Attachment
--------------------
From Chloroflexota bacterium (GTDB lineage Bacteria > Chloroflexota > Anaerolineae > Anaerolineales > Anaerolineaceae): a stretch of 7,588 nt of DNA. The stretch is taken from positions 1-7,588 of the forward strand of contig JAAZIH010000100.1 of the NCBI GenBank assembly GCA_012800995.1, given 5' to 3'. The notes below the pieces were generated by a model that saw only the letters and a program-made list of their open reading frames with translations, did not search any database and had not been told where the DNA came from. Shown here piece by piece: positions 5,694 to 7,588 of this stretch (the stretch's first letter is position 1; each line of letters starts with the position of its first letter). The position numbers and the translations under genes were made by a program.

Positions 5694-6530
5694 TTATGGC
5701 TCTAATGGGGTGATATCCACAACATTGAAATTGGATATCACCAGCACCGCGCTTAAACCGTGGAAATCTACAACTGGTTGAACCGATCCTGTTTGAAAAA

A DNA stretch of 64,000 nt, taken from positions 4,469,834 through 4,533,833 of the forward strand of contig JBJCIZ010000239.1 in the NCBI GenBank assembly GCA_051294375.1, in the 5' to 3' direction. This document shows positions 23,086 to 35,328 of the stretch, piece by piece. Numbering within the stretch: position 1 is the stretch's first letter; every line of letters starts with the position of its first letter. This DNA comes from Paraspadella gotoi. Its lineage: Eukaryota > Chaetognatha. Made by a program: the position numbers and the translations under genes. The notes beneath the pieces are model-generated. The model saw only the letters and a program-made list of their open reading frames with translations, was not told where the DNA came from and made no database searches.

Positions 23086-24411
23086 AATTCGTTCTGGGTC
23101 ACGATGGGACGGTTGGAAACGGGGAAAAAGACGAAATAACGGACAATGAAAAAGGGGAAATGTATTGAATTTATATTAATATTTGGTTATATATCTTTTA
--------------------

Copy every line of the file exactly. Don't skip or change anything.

From Chloroflexota bacterium (GTDB lineage Bacteria > Chloroflexota > Anaerolineae > Anaerolineales > Anaerolineaceae): a stretch of 7,588 nt of DNA. The stretch is taken from positions 1-7,588 of the forward strand of contig JAAZIH010000100.1 of the NCBI GenBank assembly GCA_012800995.1, given 5' to 3'. The notes below the pieces were generated by a model that saw only the letters and a program-made list of their open reading frames with translations, did not search any database and had not been told where the DNA came from. Shown here piece by piece: positions 5,694 to 7,588 of this stretch (the stretch's first letter is position 1; each line of letters starts with the position of its first letter). The position numbers and the translations under genes were made by a program.

Positions 5694-6530
5694 TTATGGC
5701 TCTAATGGGGTGATATCCACAACATTGAAATTGGATATCACCAGCACCGCGCTTAAACCGTGGAAATCTACAACTGGTTGAACCGATCCTGTTTGAAAAA

A DNA stretch of 64,000 nt, taken from positions 4,469,834 through 4,533,833 of the forward strand of contig JBJCIZ010000239.1 in the NCBI GenBank assembly GCA_051294375.1, in the 5' to 3' direction. This document shows positions 23,086 to 35,328 of the stretch, piece by piece. Numbering within the stretch: position 1 is the stretch's first letter; every line of letters starts with the position of its first letter. This DNA comes from Paraspadella gotoi. Its lineage: Eukaryota > Chaetognatha. Made by a program: the position numbers and the translations under genes. The notes beneath the pieces are model-generated. The model saw only the letters and a program-made list of their open reading frames with translations, was not told where the DNA came from and made no database searches.

Positions 23086-24411
23086 AATTCGTTCTGGGTC
23101 ACGATGGGACGGTTGGAAACGGGGAAAAAGACGAAATAACGGACAATGAAAAAGGGGAAATGTATTGAATTTATATTAATATTTGGTTATATATCTTTTA